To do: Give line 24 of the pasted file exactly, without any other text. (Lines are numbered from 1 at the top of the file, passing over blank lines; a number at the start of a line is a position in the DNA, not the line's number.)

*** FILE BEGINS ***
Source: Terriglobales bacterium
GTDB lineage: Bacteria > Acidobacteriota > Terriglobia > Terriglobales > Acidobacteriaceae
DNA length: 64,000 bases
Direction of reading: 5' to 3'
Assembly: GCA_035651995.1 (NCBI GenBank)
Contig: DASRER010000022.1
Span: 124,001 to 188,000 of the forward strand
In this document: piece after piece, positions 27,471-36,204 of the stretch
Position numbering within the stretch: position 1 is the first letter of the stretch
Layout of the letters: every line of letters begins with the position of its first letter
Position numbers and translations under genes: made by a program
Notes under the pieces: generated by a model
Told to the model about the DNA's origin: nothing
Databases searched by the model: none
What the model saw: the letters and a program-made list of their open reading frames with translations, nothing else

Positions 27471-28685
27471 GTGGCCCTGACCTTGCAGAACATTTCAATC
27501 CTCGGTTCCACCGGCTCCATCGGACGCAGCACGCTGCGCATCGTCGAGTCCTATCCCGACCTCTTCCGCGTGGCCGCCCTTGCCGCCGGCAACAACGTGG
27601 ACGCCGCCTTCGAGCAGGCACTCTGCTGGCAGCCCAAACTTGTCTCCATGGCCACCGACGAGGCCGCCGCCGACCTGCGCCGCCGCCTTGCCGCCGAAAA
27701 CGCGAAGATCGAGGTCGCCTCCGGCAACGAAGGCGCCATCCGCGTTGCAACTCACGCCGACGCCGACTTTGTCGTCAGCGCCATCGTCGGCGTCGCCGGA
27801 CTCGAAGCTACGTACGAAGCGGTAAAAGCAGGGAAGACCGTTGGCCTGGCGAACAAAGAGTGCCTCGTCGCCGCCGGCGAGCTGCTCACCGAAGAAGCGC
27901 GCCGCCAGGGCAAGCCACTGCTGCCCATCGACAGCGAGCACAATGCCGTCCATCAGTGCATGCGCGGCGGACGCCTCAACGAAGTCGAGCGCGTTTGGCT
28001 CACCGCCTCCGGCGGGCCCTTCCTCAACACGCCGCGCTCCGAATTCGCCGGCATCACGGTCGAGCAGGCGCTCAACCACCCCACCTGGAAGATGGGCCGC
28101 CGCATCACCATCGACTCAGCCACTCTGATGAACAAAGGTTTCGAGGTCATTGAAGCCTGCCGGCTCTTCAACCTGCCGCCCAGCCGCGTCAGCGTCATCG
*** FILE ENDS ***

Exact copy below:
28101 CGCATCACCATCGACTCAGCCACTCTGATGAACAAAGGTTTCGAGGTCATTGAAGCCTGCCGGCTCTTCAACCTGCCGCCCAGCCGCGTCAGCGTCATCG